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For Immediate Release
November 25, 2013
Brittany Clampitt
Kristi Zukovich

Health Department Reports Increase in Pertussis

The Sedgwick County Health Department has received 27 reported cases of pertussis, also known as whooping cough, to date in November. That’s already more than any single month in the last five years.

Pertussis is a highly contagious, vaccine-preventable, bacterial disease that resides in the mucus of the nose and throat of an infected person. When the person sneezes or coughs, droplets spray in the air. The infected mucus can enter other people’s noses or throats when they breathe, or when they put their fingers in their mouth or nose after touching an infected surface. After one or two weeks, pertussis causes violent and rapid coughing, sometimes resulting in a “whooping” sound when a lack of air in the lungs causes a person to inhale while coughing.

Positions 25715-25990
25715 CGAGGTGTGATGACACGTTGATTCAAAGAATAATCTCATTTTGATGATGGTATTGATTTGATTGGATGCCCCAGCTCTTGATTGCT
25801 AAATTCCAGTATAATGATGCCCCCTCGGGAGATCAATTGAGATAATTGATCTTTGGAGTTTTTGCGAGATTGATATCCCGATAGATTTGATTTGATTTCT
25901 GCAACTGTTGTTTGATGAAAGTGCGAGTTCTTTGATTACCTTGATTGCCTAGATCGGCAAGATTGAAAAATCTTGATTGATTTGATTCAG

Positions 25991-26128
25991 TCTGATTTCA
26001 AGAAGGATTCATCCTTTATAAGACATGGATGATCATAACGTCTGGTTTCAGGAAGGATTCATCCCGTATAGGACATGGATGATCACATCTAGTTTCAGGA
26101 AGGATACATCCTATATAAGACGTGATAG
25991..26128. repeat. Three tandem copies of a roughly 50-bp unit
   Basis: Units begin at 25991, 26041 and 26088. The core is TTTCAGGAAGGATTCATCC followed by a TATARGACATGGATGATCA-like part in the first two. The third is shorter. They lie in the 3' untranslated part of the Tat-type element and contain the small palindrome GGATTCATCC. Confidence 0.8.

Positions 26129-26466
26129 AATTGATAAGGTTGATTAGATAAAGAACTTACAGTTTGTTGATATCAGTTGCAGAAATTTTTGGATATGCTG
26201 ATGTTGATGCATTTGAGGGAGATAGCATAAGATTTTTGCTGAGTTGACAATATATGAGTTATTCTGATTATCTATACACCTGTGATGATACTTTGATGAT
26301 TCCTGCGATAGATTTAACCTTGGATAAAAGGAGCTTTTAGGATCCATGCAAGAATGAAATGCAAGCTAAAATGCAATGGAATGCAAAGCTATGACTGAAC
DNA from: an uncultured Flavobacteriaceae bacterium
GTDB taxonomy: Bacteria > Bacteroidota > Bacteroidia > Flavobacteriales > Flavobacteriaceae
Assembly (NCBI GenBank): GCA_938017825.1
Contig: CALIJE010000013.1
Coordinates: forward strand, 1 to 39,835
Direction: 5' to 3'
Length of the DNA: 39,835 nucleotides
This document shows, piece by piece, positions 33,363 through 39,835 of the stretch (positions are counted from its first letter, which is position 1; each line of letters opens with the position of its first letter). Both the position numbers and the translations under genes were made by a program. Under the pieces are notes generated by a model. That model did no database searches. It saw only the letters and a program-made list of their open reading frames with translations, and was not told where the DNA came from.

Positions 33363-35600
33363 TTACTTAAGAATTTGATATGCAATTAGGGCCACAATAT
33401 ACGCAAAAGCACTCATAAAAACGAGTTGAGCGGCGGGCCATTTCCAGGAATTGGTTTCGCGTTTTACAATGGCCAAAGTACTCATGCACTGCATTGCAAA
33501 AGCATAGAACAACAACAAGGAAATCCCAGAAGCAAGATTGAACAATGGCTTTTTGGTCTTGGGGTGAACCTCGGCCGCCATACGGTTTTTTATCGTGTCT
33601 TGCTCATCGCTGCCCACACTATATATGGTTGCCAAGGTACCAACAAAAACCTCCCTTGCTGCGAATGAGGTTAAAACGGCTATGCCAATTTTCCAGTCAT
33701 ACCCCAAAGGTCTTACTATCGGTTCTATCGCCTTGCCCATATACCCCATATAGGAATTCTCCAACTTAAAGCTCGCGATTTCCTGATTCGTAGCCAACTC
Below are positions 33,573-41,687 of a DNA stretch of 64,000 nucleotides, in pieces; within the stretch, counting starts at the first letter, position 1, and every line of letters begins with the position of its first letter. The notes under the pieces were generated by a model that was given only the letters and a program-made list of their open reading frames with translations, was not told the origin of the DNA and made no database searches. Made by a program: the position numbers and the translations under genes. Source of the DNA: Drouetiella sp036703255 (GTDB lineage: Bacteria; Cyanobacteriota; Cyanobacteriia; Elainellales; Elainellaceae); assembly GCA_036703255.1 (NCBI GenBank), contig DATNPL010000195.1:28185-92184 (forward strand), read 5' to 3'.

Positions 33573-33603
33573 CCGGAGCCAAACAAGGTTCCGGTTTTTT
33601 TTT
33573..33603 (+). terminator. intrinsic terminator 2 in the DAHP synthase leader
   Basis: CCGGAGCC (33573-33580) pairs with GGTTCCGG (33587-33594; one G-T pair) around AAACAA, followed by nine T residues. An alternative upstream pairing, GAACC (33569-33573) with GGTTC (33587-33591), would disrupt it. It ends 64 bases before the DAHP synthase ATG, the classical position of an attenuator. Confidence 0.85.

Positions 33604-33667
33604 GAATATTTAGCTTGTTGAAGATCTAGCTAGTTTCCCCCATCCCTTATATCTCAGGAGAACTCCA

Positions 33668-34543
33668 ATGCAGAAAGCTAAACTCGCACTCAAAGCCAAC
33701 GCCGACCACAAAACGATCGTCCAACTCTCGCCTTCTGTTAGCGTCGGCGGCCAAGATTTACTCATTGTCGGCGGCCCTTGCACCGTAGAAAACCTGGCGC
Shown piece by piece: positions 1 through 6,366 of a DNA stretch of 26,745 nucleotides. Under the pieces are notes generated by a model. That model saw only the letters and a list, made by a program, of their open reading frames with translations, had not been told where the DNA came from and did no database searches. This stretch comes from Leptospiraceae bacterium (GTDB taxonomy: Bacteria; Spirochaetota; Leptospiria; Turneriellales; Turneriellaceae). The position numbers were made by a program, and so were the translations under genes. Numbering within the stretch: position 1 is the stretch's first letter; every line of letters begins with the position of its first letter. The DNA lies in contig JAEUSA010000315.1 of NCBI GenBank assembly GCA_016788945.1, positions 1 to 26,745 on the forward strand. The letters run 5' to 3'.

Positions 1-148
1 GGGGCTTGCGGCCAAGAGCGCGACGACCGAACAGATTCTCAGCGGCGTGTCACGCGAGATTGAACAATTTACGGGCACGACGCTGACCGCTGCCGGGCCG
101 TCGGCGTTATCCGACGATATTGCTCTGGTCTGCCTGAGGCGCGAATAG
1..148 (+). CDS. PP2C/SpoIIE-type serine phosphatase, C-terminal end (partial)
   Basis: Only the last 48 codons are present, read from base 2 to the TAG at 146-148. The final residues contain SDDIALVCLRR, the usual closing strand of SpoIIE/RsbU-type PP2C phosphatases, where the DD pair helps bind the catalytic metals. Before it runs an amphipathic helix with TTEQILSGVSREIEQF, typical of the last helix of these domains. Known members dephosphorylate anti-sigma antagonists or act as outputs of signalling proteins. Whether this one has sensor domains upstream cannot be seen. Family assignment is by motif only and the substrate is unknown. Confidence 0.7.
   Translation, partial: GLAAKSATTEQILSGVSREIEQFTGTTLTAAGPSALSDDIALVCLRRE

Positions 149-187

During the holiday season, families should be particularly aware of the potential to spread pertussis, as more people come together for extended periods of time, increasing the likelihood of exposure if a person is contagious. Babies are particularly at risk, as they cannot receive a pertussis vaccination, but are passed around at family gatherings.

If you are experiencing symptoms of pertussis, contact your health care provider for an evaluation and to request testing for pertussis. Testing is not recommended for people who do not have symptoms. If a person is infected, those in the same household or in close contact with that person should see their health care provider to receive preventative antibiotics.

The best way to prevent pertussis is through vaccination, which can be obtained from the Sedgwick County Health Department, 316-660-7300. Additionally, transmission of illness can be reduced by good hand washing habits.

For more information and Health Department clinic hours, visit